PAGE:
One-point wins away to Scotland and Italy were clear enough indicators that improvements would be required ahead of sterner tests and even the five-point defeat of France in Donnybrook two weeks ago was a victory for opportunism as much as consistency.
“We’ve got a bit of momentum is the best way to term it,” said assistant coach Peter Malone. “I don’t think we’d be jumping up and down with our performances against Scotland and Italy. In saying that, we went away from home and scraped wins but without executing everything we would have liked to execute.
“Sometimes you’ve got to just win matches (with) big moments from players and against France we started to click a bit better and started to show a few things we’ve been working on and guys grew into it. But this is going to be our biggest challenge.”
Wales actually present something of a curate’s egg.
A decent performance against an English side that has racked up three bonus-point wins has been bookended by a routine defeat of the Italians and a 65-point, eight-try blitz up in Scotland. And yet they’ve conceded 72 points in their last two games, too.
That’s a big leap from the 18 points the Welsh have leaked per game over the four previous campaigns and it offers scope for an Irish side that boasts considerable talent in a back-line that is being led for the second successive game by Munster out-half Bill Johnston.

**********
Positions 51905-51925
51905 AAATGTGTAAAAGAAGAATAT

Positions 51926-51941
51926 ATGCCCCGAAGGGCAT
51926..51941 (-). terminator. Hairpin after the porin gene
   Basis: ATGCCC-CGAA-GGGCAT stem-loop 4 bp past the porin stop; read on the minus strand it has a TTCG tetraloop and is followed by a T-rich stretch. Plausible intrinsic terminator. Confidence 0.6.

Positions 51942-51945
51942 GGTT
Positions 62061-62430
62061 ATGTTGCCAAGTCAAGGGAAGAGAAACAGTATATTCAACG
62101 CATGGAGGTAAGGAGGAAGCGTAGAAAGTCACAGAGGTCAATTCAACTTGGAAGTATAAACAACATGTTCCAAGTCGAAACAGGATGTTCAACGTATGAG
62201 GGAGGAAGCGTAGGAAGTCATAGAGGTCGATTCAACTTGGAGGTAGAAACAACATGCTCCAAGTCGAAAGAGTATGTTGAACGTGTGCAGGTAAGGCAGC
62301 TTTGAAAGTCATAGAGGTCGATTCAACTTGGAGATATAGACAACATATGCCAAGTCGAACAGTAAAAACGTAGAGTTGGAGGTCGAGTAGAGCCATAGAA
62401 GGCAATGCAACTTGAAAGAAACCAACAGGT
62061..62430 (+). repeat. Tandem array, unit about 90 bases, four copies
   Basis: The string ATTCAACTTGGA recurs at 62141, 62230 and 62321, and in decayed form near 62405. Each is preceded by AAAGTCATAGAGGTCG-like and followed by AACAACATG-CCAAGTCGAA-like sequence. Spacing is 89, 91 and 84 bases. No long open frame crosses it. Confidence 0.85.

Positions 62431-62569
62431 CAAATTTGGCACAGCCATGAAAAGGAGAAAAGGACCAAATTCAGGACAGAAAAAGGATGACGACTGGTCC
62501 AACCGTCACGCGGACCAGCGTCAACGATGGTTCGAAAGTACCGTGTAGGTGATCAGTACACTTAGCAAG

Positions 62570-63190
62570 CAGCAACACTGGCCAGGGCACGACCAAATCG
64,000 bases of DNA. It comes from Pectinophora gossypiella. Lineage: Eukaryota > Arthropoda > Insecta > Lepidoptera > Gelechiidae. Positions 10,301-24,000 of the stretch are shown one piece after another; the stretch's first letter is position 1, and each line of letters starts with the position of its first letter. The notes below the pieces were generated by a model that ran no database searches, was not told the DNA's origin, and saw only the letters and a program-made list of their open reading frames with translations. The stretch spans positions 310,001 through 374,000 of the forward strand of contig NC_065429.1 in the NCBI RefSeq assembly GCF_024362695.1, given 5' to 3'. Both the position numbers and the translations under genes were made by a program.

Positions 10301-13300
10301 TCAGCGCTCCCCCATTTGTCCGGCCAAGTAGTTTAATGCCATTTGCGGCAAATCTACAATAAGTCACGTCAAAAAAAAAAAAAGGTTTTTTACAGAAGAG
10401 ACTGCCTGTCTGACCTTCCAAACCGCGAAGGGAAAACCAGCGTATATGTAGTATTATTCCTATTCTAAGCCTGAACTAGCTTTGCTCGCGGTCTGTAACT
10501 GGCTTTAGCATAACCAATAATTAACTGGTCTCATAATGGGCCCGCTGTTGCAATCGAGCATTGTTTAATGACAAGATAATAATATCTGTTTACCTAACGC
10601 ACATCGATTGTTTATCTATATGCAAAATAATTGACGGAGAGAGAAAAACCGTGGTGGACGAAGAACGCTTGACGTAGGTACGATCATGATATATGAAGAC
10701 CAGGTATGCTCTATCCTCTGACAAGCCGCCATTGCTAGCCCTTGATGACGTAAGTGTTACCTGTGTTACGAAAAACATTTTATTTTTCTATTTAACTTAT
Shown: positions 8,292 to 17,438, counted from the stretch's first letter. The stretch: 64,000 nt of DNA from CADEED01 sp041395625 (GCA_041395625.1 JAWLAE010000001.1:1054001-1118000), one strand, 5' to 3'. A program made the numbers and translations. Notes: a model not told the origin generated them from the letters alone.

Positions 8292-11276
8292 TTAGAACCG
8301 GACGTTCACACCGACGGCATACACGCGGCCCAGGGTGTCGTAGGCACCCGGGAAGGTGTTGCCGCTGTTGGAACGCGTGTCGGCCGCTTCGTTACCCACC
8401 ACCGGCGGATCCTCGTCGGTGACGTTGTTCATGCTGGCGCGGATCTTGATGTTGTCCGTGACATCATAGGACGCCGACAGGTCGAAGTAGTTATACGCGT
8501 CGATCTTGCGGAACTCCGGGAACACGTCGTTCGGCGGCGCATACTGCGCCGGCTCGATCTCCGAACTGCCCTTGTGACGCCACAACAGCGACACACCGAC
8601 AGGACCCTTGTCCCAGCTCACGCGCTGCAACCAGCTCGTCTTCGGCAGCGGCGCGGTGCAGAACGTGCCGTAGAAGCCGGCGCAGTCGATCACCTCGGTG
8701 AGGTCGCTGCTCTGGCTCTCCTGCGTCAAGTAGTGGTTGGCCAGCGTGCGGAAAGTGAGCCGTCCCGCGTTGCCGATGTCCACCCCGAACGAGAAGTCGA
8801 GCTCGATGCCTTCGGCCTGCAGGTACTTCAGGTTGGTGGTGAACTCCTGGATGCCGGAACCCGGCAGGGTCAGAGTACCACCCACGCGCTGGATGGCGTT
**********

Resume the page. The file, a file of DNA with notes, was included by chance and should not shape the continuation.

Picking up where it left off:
“They would be very similar to their senior squad,” said Malone of the hosts.
“Very physical and they play a high-intensity game. They back their fitness, they back their physicality and they’ve also got the skill levels because it’s their natural sport over there. We’ve told the lads we need to match that physicality and see if they have a Plan B.”
Eirias Park is no more than a kick of the ball from the seafront in Colwyn Bay but the forecast suggests there will be no gales blowing in off the Irish Sea. Rain isn’t expected and the temperatures should be mild as they go about their business on the sand-based pitch.
Ireland’s pack lacks the beef of last year’s abnormally (by Irish standards) unit but there is enough quality in the likes of No.8 Caelan Doris and the second-row pairing of Oisin Dowling and Fineen Wycherley to think that a platform can be laid for Johnston, Jordan Larmour, Calvin Nash and the rest out back.
R Williams; C Baldwin, C Lewis, K Williams, R Conbeer; B Jones, D Blacker; R Carre, C Tarrant, K Assiratti; A Dombrandt, S Moore; S Lewis-Hughes, W Jones, A Ward.
J Larmour; T O’Brien, J Kelly, C Frawley, C Nash; B Johnston, J Stewart; J Conway, T McElroy, C Connolly; F Wycherley, O Dowling; G Coombes, P Boyle, C Doris.